Quick to anger

Sometimes I think we would be surprised at the amount of people who struggle with anger. We think of anger as an emotion that shows itself outward when it is a real problem. So long as we can contain our anger inside ourselves then we do not have a real problem, and should have no concern. This itself is a big problem, but it becomes even more problematic when we take this concept and use this misunderstanding to apply Scripture to our lives. Take James 1:19-20 as an example. “Know this, my beloved brothers; let everyone be quick to hear, slow to speak, slow to anger, for the anger of man does not produce the righteousness of God.” We look at this passage and use our misunderstanding of anger to apply it for ourselves. The conclusion we reach is that so long as I am not randomly throwing a fit in anger then I am ok. James is telling me not to throw chairs across the room at the slightest hint of being provoked. I suppose that is part of what James is saying, but there is much more to it than that.

The truth is I can get angry pretty easily. I actually have quite a temper, but you wouldn’t know it because I rarely show it to the outside world. A few have seen it in tiny glimpses when I occasionally crack open my little bottle of anger to give a little release before it explodes, but for the most part I keep my anger hidden to myself. I am often very quick to anger in my heart. It is a real problem, but in the past I convinced myself it was ok because I was not showing my anger.

God cares about the issue of the heart. He cares about what is going on inside you as an individual rather than just what you are putting on display for the world to see. God tells us that no good ever comes of being quick to anger. There is such a thing is righteous anger. There are right reasons to be angry, but even those require a calm and rational mind. Knee jerk anger does not do you any good.

Living this can be so difficult though. It seems the world tries to entice us to get angry. The truth is that is often the world agenda. If we want indulge in its pleasures then it wants to make us live in anger. It wants to set us up self-righteous in our anger. It wants to build up our pride. It does this by sending angry people to provoke us.

There was a joke I made to an acquaintance one time. It was a harmless joke. Others had made far bigger jokes. The person had made far worse jokes to me. No offense could be taken from it. It was not a dirty joke. It was not a spiteful joke. It was just a silly little joke. It lead the individual to have a fit of anger. Who did he think he was? What was his problem? He always overreacts like this. When will he learn to grow up. I wanted to chew him out and lay into him for all it was worth, but instead I bottled up my anger, apologized for making him angry, and left it at that. I had avoided my anger.

Except I didn’t. I was still pretty ticked off in my heart. I processed this for a while and reached the conclusion that I was being entirely to stupid. I was letting a foolish person under a foolish reaction get me so hot and riled up that I couldn’t even think straight. It wasn’t even a big deal. It did not cause me harm nor did it hurt my family. Why was I so easily angered?

The answer is simple. I gave into the flesh on this issue for so long that it became too easy to resort to anger in my heart. I used to trick myself into believing anger was never an issue for me because I never appeared angry around others. Did the individual need to be called out in his folly? Honestly he probably did, but I couldn’t be the one to do it in that moment because I had given into being quick to anger.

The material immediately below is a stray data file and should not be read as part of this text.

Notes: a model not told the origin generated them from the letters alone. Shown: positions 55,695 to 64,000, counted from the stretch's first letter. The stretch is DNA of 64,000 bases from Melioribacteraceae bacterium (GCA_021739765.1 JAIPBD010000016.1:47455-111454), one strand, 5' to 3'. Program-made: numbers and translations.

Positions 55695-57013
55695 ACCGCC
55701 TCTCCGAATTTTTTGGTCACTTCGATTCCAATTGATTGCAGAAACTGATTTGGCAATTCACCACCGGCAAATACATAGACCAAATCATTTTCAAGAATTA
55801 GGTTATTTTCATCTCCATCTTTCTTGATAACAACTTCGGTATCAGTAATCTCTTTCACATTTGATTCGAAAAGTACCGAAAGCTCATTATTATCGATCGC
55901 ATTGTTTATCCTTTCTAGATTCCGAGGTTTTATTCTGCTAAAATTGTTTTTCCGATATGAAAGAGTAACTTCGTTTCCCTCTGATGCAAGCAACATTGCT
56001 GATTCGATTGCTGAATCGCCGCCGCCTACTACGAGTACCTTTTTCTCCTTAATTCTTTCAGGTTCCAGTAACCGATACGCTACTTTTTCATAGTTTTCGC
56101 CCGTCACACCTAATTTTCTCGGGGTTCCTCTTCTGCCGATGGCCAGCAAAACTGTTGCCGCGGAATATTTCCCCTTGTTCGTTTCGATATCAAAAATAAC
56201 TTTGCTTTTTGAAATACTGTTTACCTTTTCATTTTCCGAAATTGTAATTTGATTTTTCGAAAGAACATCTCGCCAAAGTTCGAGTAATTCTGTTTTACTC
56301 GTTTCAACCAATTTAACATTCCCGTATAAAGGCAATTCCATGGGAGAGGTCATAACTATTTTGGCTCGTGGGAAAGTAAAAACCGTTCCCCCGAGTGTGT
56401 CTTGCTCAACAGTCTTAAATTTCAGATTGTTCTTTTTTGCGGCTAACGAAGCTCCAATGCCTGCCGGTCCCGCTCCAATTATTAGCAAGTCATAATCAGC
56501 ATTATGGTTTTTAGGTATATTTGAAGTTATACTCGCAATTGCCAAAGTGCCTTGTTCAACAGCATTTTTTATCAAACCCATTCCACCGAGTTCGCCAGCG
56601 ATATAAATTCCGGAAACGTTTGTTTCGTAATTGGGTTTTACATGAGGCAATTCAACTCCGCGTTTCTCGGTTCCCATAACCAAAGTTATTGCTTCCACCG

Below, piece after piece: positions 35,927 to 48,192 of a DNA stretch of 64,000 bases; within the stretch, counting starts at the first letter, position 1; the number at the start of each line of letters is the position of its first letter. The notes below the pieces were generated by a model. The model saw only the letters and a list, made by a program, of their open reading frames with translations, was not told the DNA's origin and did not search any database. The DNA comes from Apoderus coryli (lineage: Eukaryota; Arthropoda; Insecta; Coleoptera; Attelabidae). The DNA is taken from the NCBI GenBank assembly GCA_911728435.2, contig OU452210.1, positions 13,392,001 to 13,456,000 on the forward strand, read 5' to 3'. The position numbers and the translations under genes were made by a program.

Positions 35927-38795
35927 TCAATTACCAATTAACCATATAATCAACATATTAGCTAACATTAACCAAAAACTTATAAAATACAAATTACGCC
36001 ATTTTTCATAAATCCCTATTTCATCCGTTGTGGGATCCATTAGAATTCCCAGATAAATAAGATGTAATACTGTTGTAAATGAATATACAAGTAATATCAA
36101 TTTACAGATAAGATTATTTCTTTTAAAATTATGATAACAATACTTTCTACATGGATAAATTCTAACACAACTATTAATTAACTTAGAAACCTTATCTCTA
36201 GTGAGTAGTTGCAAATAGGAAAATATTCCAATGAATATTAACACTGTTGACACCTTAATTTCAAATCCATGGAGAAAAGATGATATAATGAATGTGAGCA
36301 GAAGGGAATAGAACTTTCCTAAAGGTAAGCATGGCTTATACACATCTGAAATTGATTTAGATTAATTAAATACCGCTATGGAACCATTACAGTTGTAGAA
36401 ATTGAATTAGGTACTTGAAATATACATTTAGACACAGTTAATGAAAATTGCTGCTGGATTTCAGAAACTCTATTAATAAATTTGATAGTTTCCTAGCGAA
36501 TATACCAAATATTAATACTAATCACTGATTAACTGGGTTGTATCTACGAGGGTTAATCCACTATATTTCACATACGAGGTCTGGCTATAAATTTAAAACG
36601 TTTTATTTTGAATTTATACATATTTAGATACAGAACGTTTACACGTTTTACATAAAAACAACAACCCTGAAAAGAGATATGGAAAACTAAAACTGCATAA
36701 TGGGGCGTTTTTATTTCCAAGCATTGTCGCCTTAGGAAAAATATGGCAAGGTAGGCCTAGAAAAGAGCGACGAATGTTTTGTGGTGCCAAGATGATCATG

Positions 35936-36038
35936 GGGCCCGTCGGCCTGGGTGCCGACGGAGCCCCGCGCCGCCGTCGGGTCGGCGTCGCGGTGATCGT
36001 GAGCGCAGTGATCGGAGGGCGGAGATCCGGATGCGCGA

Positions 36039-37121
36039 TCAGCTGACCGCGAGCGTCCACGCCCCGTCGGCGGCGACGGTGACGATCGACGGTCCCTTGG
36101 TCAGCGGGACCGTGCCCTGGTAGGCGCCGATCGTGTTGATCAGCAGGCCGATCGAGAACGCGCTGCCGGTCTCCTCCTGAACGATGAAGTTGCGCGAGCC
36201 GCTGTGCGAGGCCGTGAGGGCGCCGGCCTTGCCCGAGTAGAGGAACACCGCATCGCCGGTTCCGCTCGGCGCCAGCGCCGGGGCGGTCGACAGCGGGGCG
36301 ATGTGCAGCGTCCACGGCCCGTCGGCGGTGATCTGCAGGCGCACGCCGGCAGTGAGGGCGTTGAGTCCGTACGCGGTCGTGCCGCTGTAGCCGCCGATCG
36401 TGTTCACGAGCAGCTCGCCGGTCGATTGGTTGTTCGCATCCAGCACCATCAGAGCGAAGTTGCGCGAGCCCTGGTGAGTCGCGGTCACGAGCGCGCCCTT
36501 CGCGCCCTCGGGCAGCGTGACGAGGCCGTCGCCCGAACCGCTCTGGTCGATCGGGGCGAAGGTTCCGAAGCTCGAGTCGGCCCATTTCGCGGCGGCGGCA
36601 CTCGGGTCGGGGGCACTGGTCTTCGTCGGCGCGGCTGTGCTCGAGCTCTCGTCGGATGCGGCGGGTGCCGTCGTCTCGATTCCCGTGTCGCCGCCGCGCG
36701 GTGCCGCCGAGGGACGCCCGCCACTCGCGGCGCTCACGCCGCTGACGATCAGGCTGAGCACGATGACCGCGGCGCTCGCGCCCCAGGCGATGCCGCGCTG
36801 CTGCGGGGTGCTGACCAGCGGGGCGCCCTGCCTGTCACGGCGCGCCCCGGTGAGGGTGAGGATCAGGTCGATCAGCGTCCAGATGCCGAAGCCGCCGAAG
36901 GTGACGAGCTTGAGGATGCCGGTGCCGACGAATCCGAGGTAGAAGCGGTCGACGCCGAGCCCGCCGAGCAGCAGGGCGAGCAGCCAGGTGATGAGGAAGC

What a nasty trick that is from the enemy. Sometimes people will do foolish things to us, and they need to be called out on it, but we are incapable of doing so when we are in the middle of a heated moment of anger. We can’t let the acts of the foolish get us angry even in our hearts. The damage is often greater than we realize.

Maybe it is not a foolish act that gets you angry. Maybe it is anger towards people who have caused you serious physical or emotional harm. Let me first say my heart goes out to you. I’ve been there. It’s really easy to bottle up that anger. It is easy to write those people off in your life and to not care about their well-being. It is really easy to let bitterness grow in your heart. If that is you then I wish to extend to you a simple warning as someone who has been there and gets it. Remaining bitter and angry towards those who by all standards deserve your anger makes you incapable of responding kindly and rationally to the foolish actions by the average person.

When we have bitterness and resentment that seems to be justifiable we carry that over to other situations. The more bitterness we hold onto the easier it becomes for us to lash out in anger. How do we recover from this? My first advice is to remove yourself as best you can form those who have a constant habit of being foolish. I’m not saying you cut them out forever, but sometimes you need to give yourself some breathing room. If every interaction with a person leads to them attempting to antagonize you then they are not the kind of person you need to be around. (As a side note, if you are this kind of person who antagonizes then let me be blunt and say shame on you, and start treating people with compassion). After that I encourage you to pray to God to heal the bitterness in your heart. Seek him for comfort, and show compassion to others. Service towards others is the best remedy of an angry heart.

Don’t let the enemy trick you into thinking you are just fine. Quick anger in the heart is still the kind of anger James is talking about.

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